first aid kit


Medical emergencies in the expat workplace

10 September 2020
You may not be as comfortable in your temporary location as in your home base. Whether it is yourself or a colleague who becomes unexpectedly unwell at work, there are actions you can take so you feel more in control. 
Ask your employer if pre-departure training includes first aid. If your role is in a remote or high-risk location, it should. If not, it is worth undertaking a first aid course so you know how to help a colleague but also friends or family should they become unexpectedly ill. 

Once you know you are going on assignment, book a health check with your family doctor or local hospital. The goal of a health check is to ensure all of your body’s most important systems are running correctly and to detect any potential issues before they become more serious. A health check may include:

  • consultation: although this will vary, consultations usually cover medical history, allergies, medication you take, lifestyle analysis and any relevant family history.
  • physical exam: including weight, lung function, cardio-respiratory exam, central nervous system, vision and hearing exams. 
  • series of investigations: these tests vary between males and females however some are common to both, including blood count, kidney and liver function, bone and lipid profiles. 

Speak with your doctor regarding any vaccinations you may require. Remember many vaccinations need weeks and in some instances months to take effect so allow plenty of time between a consultation with your doctor and when you leave. 

The World Health Organization provides a list of vaccination requirements by country which is a useful reference point. If you are going on assignment for your current company, speak to your HR department regarding your need for vaccinations or protection from malaria while on assignment.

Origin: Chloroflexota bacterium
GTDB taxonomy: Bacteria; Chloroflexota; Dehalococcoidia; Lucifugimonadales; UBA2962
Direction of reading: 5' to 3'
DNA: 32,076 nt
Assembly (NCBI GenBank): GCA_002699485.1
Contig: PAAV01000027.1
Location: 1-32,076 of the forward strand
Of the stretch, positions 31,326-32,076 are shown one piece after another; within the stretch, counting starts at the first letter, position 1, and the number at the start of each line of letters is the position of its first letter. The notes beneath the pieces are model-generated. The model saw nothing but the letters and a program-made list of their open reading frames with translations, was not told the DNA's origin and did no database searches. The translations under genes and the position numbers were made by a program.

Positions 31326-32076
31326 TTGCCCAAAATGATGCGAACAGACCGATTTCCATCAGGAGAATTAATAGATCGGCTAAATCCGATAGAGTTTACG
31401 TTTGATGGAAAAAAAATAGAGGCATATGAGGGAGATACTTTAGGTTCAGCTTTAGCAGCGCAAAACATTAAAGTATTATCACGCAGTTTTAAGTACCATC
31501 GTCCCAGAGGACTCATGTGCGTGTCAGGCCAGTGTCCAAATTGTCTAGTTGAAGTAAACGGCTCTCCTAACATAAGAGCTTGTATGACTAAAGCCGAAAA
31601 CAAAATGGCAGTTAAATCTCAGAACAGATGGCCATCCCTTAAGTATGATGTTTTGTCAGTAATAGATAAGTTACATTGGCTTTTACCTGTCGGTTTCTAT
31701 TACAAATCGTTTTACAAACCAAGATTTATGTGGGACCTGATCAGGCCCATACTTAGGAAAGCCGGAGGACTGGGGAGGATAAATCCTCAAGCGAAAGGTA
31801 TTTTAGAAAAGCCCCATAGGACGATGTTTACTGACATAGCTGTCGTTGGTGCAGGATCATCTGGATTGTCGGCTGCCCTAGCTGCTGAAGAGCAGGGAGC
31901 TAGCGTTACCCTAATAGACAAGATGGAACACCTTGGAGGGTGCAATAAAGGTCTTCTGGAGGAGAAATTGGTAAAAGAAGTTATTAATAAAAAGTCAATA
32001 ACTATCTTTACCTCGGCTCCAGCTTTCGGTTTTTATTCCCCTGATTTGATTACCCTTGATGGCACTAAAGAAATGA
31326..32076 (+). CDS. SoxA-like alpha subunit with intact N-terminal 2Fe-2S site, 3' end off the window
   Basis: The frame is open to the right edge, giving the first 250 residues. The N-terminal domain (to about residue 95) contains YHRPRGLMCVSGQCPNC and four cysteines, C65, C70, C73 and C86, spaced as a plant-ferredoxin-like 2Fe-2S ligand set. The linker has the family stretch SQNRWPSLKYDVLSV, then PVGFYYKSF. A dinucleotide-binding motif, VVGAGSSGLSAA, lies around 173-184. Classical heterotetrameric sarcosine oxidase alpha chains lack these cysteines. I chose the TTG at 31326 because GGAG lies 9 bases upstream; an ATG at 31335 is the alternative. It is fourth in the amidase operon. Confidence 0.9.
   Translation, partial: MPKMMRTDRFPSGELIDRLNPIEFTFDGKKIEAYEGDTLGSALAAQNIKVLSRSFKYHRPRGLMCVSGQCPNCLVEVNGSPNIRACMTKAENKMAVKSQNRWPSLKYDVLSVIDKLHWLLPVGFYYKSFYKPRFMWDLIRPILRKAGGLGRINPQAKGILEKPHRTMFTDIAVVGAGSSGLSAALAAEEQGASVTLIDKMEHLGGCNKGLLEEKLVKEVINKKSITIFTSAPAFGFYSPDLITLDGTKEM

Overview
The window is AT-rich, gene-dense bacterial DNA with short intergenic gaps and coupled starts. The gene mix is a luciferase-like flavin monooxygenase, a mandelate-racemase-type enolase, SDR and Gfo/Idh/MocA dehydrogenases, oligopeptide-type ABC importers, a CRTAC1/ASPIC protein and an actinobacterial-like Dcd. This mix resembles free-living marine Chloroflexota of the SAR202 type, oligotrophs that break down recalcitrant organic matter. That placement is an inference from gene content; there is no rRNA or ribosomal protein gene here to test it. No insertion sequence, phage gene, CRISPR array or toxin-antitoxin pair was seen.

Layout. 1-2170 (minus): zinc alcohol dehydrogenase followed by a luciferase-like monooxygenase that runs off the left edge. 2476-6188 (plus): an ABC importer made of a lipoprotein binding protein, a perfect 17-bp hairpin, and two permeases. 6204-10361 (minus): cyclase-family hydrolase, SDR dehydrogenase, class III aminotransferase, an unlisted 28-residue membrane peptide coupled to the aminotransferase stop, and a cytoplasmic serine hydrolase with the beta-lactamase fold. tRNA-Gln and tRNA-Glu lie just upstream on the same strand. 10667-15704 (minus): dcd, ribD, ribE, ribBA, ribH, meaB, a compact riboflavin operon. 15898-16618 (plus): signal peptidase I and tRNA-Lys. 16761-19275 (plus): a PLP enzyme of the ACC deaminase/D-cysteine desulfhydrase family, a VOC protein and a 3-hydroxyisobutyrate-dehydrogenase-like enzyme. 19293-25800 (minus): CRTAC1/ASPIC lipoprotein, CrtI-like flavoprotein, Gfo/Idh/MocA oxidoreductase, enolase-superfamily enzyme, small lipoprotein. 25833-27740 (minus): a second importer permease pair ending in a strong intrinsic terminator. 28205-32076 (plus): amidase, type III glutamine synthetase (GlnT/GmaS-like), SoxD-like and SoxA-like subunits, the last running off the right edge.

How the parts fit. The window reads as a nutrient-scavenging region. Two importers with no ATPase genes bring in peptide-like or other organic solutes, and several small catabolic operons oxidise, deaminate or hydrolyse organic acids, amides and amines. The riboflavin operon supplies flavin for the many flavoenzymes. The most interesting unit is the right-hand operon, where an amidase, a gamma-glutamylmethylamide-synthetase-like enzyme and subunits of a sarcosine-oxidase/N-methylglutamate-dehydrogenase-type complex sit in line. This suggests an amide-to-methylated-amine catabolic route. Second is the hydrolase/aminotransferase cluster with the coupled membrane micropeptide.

If you suffer from an illness that may result in a medical emergency in your workplace, consider speaking to your employer. Disclosing information like this will help your employer and colleagues to plan for your care should an emergency occur. In some cases they may prevent something more serious by following some simple steps. 

A great way to inform those around you about a medical condition that may impact you in an expat workplace is by wearing a medical band or bracelet. Most highlight the issue you have and may direct a first responder to where they can find more detailed information e.g. on a card in your wallet. 

If there is a medical emergency in your workplace, there are a number of steps to follow to achieve the best outcome for the patient.

  • stay calm, although this can be difficult, take a deep breath before assessing the situation. If you feel completely overwhelmed, seek help from a colleague.
  • contact emergency services
  • use first aid knowledge if you are trained and feel comfortable doing so
  • do not move the patient unless they are in a dangerous situation 
  • inform their manager or HR who can get in touch with their next of kin

A medical emergency at work can be a frightening situation whether you or your colleague are the patient. With some planning it is possible to reduce the risk or ensure you have the skills needed to respond appropriately. 

Ensure you have access to the medical treatment you may need while on expat assignment with international health insurance. If you have questions on your health and wellbeing while overseas, get in touch, we are happy to advise you on your options.